That’s one of the reasons why we worked with Staatsbosbeheer - the Dutch Forestry Commission - to establish a forest restoration project for Microsoft close to its datacenters in the Netherlands. We also set up a project to reforest 130 hectares (approximately 130 football pitches) across Ireland where the company also has datacentres. That programme was the model for the Irish Government’s creation of a native woodland financing mechanism, making it easier for businesses to support Irish forest creation in the future.
Microsoft’s tree-planting programmes are funded by its internal carbon fee and for Holly Beale, Microsoft’s Programme Manager of Datacentre Environmental Sustainability, it’s about engaging staff and local communities. “We know there’s a gap in the investments in natural climate solutions and we’ve realized the increasing role of corporates in contributing to the commitments countries have made to emissions reductions,” she commented. “But there are also very real business benefits to these contributions.” Mike Miles, Microsoft’s General Manager of Workforce and Community Development, agrees: “We want to make sure that the communities that host our datacenters are places that our employees want to live and raise their families. And we want to make sure the communities welcome our datacenter presence, so we look for opportunities to focus on projects that the community themselves values.”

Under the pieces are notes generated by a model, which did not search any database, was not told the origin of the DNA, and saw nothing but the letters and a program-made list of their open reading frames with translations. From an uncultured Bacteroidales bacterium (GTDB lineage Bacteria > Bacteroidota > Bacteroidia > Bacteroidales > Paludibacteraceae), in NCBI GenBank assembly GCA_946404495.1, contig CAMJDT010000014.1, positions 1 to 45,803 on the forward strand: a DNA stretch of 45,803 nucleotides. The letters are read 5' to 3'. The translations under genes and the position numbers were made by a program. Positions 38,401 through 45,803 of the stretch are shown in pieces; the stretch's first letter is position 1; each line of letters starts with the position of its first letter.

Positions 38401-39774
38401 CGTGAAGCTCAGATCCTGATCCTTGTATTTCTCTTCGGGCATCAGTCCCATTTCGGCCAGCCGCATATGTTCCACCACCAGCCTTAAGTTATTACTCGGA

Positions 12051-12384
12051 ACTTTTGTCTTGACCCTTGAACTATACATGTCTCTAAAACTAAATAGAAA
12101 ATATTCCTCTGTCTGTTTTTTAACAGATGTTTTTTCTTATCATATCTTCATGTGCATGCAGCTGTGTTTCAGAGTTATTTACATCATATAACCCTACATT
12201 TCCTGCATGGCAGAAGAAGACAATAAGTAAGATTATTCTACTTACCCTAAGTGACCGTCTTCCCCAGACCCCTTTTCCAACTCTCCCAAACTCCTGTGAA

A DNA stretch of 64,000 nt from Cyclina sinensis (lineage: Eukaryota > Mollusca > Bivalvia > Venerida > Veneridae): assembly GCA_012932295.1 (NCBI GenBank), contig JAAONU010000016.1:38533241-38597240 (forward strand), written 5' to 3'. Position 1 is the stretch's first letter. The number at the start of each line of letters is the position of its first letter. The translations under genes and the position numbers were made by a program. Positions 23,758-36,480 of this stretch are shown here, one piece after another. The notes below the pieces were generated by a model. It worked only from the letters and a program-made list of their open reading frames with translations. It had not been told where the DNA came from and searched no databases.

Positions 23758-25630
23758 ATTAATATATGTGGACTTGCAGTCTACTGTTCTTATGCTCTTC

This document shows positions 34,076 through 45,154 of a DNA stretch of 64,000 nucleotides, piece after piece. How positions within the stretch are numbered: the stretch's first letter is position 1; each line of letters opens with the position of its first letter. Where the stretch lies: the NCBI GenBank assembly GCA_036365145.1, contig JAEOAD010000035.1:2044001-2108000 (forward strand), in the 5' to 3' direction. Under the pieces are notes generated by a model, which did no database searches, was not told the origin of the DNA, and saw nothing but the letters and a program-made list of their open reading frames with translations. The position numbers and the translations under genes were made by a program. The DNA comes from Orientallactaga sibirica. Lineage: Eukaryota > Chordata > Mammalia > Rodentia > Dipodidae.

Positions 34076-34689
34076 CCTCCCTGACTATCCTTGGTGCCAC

Trees feature in five of the top 20 climate solutions highlighted by Project Drawdown, but its clear that their impacts go beyond enabling us to meet global climate objectives. According to Prior, you don’t need to wait for the forest to grow: “Many of these benefits will accrue as soon as the trees are planted, livestock are excluded from the area and high intensity agriculture is halted,” he said.
While Microsoft has recognised the health, well-being and recreational benefits that forests can provide its datacentre staff and communities, Prior highlighted a number of other benefits, and water quality is a big one. Sufficient tree cover reduces downstream flooding – which is predicted to increase as the climate warms – by intercepting rain and reducing peak flow. In addition, forests intercept pollution, acting as purifying water filters, helping to keep rivers clean. Trees also help maintain optimal water temperatures and shading, enabling aquatic life to thrive.